Did not suspect the CPU Heat-Sink Paste causing computer to Crash

Discussion in 'Coffee Bar' started by Brian, Dec 15, 2017.

  1. Brian

    Brian Super Moderator Subscribing Member

    Apr 3, 2013
    I have a "favorite old computer" that can dual-boot real-mode and XP, use for embedded system development. It would run DOS reliably, but XP would crash after running 10 minutes or so. Thought it was bad memory- was not. DOS would allow both-fans to kick in, XP- one fan and crash. DOS running at 2GHz is fast.

    Read online that someone else had the same problem. They were advised that this was an issue with the Paste used to hold the CPU Heat Sink on. Yup. That was the problem. The paste had flowed off the CPU die and onto the rest of the chip. Put it back onto the die, reseated the heat sink- it's running.
     
  2. Brian

    Brian Super Moderator Subscribing Member

    Apr 3, 2013
    Signed on with the CF-51. The 1600x1200 screen on this old laptop is amazing, better than my HP Quad-I7 laptop.

    And running Wordstar 6.0 in realmode DOS- even better.
     
  3. carlb

    carlb Leica Place Top Veteran Subscribing Member

    815
    May 1, 2013
    Brian, you are the master of ancient tech. Guessing the only reason you're not a true Unix/Linux guy is you won't sport the beard. :biggrin:

    I remember being super appreciative of Borland's IDE compared to Microsoft's. I also spec'd and built my own hi-po 486 monster from the pages of "Computer Shopper." Wrestling with "man pages" for Unix truth like they were capricious angels from God.

    But, the whippersnappers eventually outran me with their .nets and Java beans.

    Still clinging onto a tiny bit of relevance with Python though ... :rolleyes-79:
     
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  4. Brian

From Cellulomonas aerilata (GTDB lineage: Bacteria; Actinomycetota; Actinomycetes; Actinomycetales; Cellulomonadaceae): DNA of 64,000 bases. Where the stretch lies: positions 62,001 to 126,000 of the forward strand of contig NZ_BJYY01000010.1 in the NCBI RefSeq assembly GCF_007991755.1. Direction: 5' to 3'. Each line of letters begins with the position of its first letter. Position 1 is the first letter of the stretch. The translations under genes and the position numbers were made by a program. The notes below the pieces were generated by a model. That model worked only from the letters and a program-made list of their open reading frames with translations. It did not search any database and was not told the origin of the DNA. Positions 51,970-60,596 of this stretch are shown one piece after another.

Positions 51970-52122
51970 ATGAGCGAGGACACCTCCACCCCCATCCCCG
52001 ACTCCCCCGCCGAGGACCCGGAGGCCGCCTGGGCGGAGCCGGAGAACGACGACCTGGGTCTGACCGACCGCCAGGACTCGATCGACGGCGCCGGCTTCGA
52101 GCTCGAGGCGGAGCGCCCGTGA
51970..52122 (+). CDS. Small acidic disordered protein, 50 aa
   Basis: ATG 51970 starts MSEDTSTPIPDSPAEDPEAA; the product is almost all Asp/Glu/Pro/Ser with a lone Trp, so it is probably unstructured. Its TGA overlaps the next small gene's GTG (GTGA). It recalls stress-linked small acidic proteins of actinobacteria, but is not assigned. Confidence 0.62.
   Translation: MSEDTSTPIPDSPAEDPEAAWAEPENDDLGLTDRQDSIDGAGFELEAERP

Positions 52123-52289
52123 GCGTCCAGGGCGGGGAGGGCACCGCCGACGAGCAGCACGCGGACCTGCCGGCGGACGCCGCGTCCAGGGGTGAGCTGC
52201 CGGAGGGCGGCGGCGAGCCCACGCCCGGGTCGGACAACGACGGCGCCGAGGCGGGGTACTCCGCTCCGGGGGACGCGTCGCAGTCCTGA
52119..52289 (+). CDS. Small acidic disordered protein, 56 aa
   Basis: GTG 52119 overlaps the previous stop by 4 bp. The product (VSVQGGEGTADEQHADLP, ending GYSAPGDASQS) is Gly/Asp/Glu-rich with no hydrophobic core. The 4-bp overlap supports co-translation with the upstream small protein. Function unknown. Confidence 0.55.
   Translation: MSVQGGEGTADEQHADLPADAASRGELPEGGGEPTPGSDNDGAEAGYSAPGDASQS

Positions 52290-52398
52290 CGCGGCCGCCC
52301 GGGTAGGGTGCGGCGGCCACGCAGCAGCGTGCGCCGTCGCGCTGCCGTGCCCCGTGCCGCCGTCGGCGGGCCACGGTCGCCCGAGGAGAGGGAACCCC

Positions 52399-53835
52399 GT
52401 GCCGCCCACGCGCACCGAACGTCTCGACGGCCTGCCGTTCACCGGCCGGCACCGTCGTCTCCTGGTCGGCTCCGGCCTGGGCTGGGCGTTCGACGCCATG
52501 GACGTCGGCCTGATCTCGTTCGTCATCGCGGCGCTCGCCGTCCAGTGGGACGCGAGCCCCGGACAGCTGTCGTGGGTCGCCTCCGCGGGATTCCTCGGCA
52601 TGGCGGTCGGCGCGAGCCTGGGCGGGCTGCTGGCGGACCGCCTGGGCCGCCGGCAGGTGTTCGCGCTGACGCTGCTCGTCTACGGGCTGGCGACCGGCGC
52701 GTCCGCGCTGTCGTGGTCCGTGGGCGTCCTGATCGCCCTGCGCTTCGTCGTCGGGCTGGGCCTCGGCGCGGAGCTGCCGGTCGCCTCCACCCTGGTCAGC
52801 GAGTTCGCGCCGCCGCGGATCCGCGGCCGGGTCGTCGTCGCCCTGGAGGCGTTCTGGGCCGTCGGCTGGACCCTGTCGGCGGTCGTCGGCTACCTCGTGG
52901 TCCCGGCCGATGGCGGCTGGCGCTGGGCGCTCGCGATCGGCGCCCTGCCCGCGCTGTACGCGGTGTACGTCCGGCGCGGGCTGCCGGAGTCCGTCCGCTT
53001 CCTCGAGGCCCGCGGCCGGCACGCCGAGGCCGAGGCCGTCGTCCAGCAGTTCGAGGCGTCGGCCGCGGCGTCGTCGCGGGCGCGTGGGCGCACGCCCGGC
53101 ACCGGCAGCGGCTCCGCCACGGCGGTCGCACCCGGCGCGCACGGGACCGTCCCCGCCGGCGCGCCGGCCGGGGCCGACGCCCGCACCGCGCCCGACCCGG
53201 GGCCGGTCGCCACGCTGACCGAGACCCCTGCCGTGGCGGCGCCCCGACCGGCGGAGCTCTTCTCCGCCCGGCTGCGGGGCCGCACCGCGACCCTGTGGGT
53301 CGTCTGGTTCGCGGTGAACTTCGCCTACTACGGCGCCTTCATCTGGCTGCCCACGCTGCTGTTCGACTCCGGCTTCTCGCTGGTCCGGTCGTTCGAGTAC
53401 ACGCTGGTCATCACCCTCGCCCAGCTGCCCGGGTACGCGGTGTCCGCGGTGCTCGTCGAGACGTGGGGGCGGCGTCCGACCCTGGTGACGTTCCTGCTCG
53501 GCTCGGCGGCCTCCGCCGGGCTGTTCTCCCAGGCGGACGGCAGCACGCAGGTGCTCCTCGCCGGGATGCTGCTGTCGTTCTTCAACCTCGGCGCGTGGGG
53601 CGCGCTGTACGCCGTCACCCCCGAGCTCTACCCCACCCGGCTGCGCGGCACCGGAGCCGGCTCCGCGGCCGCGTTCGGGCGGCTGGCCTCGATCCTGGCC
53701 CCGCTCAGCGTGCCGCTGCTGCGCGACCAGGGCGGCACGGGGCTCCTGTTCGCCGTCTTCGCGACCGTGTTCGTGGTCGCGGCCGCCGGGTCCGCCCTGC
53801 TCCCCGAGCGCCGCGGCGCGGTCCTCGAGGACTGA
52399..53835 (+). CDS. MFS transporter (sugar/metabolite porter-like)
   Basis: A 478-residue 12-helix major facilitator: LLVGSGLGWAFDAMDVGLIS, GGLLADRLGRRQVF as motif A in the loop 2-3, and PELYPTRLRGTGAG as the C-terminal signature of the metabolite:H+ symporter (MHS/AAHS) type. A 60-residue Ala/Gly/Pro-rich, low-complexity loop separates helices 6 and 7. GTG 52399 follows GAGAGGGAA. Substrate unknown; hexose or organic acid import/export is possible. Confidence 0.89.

Brian Super Moderator Subscribing Member

    Apr 3, 2013
    Someday I'll have to learn more about Unix/Linux. I used Xenix/286 on an Intel "Sugarcube", with four Nodes with attached array processors. An 80286 machine with 80MFlops, well over 30 years ago. I used RM Fortran-77 on it, supported the parallel vector processors. I still use RM Fortran-77 and Microway NDP-Fortran-77. Phar Lap DOS screams, and of course- operates at -priv level, allowing full access to the interrupt vector table. After 40 years, still make a living off of Fortran, Macro, DOS, and Wordstar. I also use "C", but only statically allocate memory. I don't like heap cleanup stealing my clock cycles. When necessary- I do my own physical to virtual mapping, in Fortran callable assembly language routines.
     
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  5. carlb

    carlb Leica Place Top Veteran Subscribing Member

    815
    May 1, 2013
    OK, I had to use punch cards on a Univac with Fortran 77 for first year coding classes. Wait too close to the end of semester, and watch as your batch turn-around time shot into the hours. Try and get a spot at one of the punch-card typing machines, brutal. This was back when the basement computer lab would have the poster-sized ASCII-art printouts of Spock and what-not.
     
  6. Brian

    Brian Super Moderator Subscribing Member

    Apr 3, 2013
    We had Hat Chic... Ascii Overpunch.
     
  7. M. Valdemar

    M. Valdemar Leica Place Regular

    144
    Aug 5, 2013
    New York City
    I'm probably dating myself but I had endless troubles when I was running a publishing office full of PowerMac G3 Towers. Constant reboots, mysterious crashes, weird pixelation on the screens.

    It was exactly the same problem. Bad heat sink contact on the processor chip. A $6 tube of Radio Shack heat sink paste and a couple of hours cleaning and repasting the chips cured everything and most of the machines worked like champs for almost another decade.
     
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